He glanced upward, too, sensing my growing anxiety, my unwillingness to go through with this, despite my promise to Bart, my second son. Seven years ago his psychiatrists had told us their treatment was successful and that Bart was quite normal and could live out his life without needing therapy on a regular basis.
To give me comfort Chris's arm lifted to encircle my shoulders. His lips lowered to brush my cheek. "It's going to work out for all of us. I know it will. We're no longer the Dresden dolls trapped in an upstairs room, dependent on our elders to do the right thing. Now we're the adults, in control of our lives. Until Bart reaches the stated age of inheritance, you and I are the owners. Dr. and Mrs. Christopher Sheffield from Marin County, California, and no one will know us as brother and sister. They won't suspect that we are truly descendants of the Foxworths. We have left all troubles behind us. Cathy, this is our chance. Here, in this house, we can undo all the harm done to us and to our children, especially Bart. We'll rule not with steel wills and iron fists, as was Malcolm's way, but with love, compassion and understanding."
Because Chris had his arm about me, holding me tight against his side, I gained strength enough to look at the house in a new light. It was beautiful. For Bart's sake we'd stay until his twenty-fifth birthday, and then Chris and I would take Cindy with us and fly to Hawaii, where we'd always wanted to live out our lives, near the sea and white beaches. Yes, that's the way it was supposed to be. The way it had to be. Smiling, I turned to Chris. "You're right. I am not afraid of this house, or any house." He chuckled and lowered his arm to my waist, pressuring me forward.
Soon after finishing high school, my first son Jory had flown to New York City to join his grandmother, Madame Marisha. There, in her ballet company, he'd soon been noticed by the critics and was given leading roles. His childhood sweetheart, Melodie, had flown east to join Jory.
At the age of twenty, my Jory had married Melodie, who was only a year younger. The pair of them had struggled and worked to reach the top. They were now the most notable ballet team in the country, a team of perfect, beautiful coordination, as if they could reach each other's mind and signal with a flash of their eyes. For five years they'd been riding the crest of success. Every performance brought rave reviews from the critics and from the public. Television exposure had given them a larger audience than they could ever have gained by personal appearances alone.
Madame Marisha had died in her sleep two years ago, though we could console ourselves by knowing she'd lived to be eighty-seven and had worked up until the very day she passed away.
Around the age of seventeen, my second son Bart had transformed almost magically from a backward student into the most brilliant one in his school. By that time Jory had flown on to New York. I had thought at the time that Jory's absence had brought Bart out of his shell and made him interested in learning. Just two days ago, he had graduated from Harvard Law School, the valedictorian of his class.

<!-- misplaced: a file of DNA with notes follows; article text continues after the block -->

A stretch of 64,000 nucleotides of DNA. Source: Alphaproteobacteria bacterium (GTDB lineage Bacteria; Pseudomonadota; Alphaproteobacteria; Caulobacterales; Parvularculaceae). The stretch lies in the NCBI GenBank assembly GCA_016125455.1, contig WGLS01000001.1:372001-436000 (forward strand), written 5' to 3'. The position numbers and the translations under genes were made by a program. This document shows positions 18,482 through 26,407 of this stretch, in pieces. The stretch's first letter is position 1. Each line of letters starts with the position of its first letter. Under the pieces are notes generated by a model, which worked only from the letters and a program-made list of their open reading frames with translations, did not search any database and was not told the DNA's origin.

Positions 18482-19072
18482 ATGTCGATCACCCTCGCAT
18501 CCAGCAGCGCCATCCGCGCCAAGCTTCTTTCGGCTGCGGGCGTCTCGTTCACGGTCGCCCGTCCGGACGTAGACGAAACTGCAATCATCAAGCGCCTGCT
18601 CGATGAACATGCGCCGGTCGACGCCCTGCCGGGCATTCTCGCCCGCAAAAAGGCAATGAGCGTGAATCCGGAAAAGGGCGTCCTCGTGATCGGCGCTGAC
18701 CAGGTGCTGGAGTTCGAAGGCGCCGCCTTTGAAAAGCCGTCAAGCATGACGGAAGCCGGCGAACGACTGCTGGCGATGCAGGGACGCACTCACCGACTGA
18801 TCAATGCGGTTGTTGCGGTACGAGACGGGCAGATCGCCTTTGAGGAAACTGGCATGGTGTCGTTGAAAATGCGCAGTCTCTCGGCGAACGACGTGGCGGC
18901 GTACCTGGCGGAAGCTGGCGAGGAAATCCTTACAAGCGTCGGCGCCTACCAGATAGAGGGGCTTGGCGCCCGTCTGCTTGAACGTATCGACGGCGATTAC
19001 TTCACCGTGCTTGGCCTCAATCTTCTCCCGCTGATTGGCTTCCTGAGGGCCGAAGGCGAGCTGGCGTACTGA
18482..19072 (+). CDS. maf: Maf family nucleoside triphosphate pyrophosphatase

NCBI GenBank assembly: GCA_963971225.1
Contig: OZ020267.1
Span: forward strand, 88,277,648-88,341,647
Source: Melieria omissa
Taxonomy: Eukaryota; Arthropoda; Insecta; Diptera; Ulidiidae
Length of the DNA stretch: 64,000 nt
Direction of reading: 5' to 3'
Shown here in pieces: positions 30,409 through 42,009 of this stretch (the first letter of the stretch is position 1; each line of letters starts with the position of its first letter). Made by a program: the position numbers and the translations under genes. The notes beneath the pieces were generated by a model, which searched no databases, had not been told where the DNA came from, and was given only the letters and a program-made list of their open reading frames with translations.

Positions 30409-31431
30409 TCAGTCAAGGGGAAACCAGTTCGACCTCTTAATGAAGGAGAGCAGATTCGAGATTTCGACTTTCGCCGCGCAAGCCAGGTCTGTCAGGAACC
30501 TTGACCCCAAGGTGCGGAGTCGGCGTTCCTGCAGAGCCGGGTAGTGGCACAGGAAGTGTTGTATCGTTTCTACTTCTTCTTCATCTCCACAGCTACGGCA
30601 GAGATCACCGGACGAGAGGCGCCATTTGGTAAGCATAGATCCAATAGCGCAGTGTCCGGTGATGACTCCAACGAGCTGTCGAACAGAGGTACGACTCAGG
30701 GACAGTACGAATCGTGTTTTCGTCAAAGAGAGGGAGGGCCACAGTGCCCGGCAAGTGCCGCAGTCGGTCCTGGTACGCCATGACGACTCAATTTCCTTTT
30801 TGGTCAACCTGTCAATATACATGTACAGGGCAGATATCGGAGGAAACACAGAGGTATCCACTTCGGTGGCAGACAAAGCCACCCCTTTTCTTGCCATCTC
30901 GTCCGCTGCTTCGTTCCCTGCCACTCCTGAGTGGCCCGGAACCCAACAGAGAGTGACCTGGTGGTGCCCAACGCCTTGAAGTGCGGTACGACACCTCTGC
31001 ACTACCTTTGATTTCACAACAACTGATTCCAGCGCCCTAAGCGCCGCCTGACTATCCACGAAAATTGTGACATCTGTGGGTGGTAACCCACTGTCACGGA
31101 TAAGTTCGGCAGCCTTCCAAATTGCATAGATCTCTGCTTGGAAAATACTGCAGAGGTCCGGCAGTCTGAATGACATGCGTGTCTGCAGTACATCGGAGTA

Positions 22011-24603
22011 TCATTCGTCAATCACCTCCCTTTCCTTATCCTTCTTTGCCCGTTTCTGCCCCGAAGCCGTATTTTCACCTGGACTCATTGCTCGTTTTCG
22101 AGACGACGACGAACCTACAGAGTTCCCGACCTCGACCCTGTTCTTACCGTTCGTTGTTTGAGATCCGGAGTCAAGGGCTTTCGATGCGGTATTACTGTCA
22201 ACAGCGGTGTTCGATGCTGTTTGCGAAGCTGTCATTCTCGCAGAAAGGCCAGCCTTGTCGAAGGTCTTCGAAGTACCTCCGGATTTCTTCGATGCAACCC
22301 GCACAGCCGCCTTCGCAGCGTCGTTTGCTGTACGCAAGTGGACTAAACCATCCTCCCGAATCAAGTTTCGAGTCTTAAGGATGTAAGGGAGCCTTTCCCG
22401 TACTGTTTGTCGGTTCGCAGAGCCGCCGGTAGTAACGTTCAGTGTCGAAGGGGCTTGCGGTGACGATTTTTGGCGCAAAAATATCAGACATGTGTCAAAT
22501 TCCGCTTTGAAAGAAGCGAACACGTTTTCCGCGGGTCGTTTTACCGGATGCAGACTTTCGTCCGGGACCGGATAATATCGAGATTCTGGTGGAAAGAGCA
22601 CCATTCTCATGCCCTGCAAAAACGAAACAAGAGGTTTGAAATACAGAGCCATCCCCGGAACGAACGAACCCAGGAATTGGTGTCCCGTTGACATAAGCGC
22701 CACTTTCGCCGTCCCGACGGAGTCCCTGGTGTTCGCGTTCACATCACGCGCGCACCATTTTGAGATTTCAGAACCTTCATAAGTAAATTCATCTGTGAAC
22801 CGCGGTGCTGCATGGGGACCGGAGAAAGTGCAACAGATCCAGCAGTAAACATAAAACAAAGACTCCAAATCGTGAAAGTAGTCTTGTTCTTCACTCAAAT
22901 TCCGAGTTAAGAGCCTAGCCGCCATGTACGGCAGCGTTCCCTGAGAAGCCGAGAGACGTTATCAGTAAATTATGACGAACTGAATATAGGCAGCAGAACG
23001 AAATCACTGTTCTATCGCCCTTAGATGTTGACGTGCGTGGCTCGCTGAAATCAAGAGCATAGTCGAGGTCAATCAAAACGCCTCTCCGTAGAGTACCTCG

Chris and I had joined Melodie and Jory in Boston, and in the huge auditorium of Harvard Law School we'd watched Bart receive his law degree. Only Cindy, our adopted daughter, was not there. She was at her best friend's house in South Carolina. It had given me new pain to know that Bart could not let go of his envy of a girl who'd done her best to win his approval -- especially when he'd done nothing to win hers. It gave me additional pain to know that Cindy couldn't let go of her dislike of Bart long enough to help him celebrate.
"No!" she'd shouted over the telephone, "I don't care if he did send me an invitation! It's just his way of showing off. He can put ten degrees behind his name and I still won't admire or like him -- not after all he did to me. Explain to Jory and Melodie why, so their feelings won't be hurt. But you won't have to explain to Bart. He'll know."
I'd sat between Chris and Jory and stared, amazed that a son who was so reticent at home, so moody and unwilling to communicate, could rise to the top of his class and be named valedictorian. His impassioned words created a mesmerizing spell. I glanced at Chris, who looked proud enough to burst before he grinned at me.
"Wow, who would have guessed? He's terrific, Cathy. Aren't you proud? I know I am."
Yes, yes, of course, I was very proud to see Bart up there. Still, I knew the Bart behind the podium was not the Bart we all knew at home. Maybe he was safe now. Completely normal -- his doctors had said so.
To my way of thinking, there were many small indications that Bart had not changed as dramatically as his doctors thought. He'd said just before we parted, "You must be there, Mother, when I come into my own." Not a word about Chris being there with me. "It's important to me that you be there."
Always he had to force himself to speak Chris's name. "We'll invite Jory and his wife down, too, and, of course, Cindy." He'd grimaced just to say her name. It was beyond me how anyone could dislike a girl as pretty and sweet as our beloved adopted daughter. I couldn't have loved Cindy more if she'd been flesh of my flesh, and blood of my Christopher Doll. In a way, since she'd come to us at the age of two, she was our child, the only one we could claim as truly belonging to both of us.